Alan Biggs: John Fleck checks in as crucial cog in Sheffield United's machine

Players don't need to be doing anything special to be the centre of attention when they face their former clubs. But you can make an exception for Sheffield United's John Fleck.

By The Newsroom
Thursday, 15th December 2016, 6:51 am
Updated Thursday, 15th December 2016, 10:22 am
John Fleck celebrates his goal against Chesterfield
John Fleck celebrates his goal against Chesterfield

He deserves to be in the spotlight ahead of the Blades’ trip to Coventry tonight.

From what this column’s seen, he’s the heartbeat of a good side that can still be better. Early on, I wasn’t too impressed. It took the midfielder time to get up to the speed – and fitness – of the high tempo football demanded by Chris Wilder.

Now he’s appearing everywhere, pinging the ball all over the place. A good passer and a man demanding the ball; always a progressive pass as well if one is on. It means Paul Coutts can sit behind as the tick-over man and Mark Duffy can operate in front with options to feed through.

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Fleck’s move from Coventry on a three-year-deal last summer is looking good all round with his former team floundering near the bottom.

Just maybe – and certainly if United go on to promotion – he can use it as a springboard to full international honours after Scotland caps at levels up to Under 21.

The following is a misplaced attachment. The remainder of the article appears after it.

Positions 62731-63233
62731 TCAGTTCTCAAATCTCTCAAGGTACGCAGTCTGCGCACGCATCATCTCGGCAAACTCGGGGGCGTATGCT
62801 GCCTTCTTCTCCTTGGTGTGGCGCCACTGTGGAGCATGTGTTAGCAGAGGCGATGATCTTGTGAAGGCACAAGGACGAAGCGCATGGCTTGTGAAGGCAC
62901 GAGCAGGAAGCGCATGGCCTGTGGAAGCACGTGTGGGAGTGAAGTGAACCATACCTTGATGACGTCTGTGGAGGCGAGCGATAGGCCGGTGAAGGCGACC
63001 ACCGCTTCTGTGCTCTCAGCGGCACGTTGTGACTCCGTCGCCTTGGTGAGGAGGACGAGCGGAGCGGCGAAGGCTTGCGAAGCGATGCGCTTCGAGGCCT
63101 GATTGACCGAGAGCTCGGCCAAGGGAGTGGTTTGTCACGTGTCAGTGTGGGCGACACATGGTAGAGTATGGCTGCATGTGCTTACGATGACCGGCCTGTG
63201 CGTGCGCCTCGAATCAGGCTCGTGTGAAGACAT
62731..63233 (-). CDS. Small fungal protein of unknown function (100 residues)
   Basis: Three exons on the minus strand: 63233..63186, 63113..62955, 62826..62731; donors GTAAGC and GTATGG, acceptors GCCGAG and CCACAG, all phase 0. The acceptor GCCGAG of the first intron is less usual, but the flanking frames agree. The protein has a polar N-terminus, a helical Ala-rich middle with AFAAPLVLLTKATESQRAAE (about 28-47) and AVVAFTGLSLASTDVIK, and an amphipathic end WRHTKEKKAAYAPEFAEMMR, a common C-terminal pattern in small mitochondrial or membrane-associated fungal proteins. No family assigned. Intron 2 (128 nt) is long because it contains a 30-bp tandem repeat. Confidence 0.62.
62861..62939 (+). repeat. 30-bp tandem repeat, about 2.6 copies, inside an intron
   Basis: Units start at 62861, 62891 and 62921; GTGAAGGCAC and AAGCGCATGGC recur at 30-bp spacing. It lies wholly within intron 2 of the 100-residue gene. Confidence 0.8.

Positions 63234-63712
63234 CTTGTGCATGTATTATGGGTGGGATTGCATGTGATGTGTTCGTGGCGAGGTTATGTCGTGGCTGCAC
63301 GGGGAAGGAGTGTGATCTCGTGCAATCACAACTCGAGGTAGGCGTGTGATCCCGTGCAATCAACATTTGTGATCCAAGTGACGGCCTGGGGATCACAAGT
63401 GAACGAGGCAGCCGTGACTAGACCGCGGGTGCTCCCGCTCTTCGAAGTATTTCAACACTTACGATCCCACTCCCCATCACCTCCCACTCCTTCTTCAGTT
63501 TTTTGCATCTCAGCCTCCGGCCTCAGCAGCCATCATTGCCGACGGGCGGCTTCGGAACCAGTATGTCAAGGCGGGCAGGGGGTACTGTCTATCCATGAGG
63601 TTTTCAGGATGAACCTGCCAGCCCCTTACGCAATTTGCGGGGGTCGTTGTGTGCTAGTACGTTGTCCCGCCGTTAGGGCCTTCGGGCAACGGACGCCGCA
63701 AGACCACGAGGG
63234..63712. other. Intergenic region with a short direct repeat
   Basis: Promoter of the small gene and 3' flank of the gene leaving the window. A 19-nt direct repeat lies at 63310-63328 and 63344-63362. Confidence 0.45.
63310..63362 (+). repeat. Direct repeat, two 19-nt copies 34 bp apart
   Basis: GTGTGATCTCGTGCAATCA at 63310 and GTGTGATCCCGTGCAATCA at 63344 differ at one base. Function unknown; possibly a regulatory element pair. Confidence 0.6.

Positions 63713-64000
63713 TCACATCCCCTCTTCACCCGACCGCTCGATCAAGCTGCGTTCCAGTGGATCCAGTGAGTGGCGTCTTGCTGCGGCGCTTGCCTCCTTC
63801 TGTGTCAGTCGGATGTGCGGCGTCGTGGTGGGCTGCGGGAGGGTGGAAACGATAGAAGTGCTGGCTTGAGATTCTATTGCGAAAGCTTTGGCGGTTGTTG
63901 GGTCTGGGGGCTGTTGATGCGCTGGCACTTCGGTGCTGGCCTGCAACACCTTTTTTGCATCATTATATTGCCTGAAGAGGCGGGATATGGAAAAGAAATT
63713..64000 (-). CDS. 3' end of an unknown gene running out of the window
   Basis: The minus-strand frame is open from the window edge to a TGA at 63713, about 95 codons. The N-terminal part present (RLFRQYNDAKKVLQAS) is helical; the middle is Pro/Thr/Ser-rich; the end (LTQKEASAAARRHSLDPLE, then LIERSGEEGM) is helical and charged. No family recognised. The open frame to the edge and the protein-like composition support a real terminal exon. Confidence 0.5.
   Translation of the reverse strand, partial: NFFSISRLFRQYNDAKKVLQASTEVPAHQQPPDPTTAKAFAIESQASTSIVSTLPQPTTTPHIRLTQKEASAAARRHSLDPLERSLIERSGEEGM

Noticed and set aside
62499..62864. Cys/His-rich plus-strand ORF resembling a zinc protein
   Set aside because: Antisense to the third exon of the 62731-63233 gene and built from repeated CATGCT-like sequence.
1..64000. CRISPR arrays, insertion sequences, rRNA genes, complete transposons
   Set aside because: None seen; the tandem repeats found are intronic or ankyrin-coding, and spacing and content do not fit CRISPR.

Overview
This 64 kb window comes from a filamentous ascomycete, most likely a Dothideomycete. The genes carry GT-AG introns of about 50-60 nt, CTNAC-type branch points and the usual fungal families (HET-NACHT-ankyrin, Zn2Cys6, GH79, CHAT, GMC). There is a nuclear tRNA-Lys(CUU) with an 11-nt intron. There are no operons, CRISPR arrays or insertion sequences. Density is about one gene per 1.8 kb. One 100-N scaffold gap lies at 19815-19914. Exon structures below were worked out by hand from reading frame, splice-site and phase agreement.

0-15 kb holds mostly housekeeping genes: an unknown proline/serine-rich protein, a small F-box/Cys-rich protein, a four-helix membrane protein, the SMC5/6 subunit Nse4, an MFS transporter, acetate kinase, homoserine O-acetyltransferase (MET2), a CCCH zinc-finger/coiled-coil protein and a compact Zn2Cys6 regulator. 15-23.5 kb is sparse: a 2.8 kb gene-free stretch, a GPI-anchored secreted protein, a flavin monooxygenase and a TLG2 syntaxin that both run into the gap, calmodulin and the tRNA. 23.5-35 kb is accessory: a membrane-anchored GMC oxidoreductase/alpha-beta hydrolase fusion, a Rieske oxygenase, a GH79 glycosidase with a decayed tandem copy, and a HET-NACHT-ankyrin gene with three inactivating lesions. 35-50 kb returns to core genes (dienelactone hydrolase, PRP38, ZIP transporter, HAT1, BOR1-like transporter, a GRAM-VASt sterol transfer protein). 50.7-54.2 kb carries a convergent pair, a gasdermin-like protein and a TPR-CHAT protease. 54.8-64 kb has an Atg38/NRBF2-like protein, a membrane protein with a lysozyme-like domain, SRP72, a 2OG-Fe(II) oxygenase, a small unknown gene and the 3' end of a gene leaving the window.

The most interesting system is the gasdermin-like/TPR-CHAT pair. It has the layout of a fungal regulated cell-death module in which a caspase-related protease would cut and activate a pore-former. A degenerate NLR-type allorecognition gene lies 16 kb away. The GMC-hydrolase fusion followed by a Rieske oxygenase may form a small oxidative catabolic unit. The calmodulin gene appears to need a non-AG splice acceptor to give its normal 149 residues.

“Improving all the time,” is the rating of a regular United watcher in former skipper David Holdsworth. “One criticism is that he needs to contribute more goals (just one so far) but Fleck is a very competitive player who, if he’s played in the right system as seems to be the case, can be increasingly important in the second half of the season.”

The alliance with Coutts and Duffy, whose brace led the way in the 4-0 win over Swindon, has brought the best out of all three players. With attacking wing backs operating either side, Wilder’s 3-5-2 system is much more offensive than it might appear on paper.

From goalkeeper Simon Moore forward, the team has automatic choices on merit – with the main competition focused further forward on who partners Billy Sharp, although the skipper himself is not immune from that equation. The recalled Matt Done has been his most effective foil, despite a lack of goals, while Caolan Lavery’s breakthrough strike augurs well.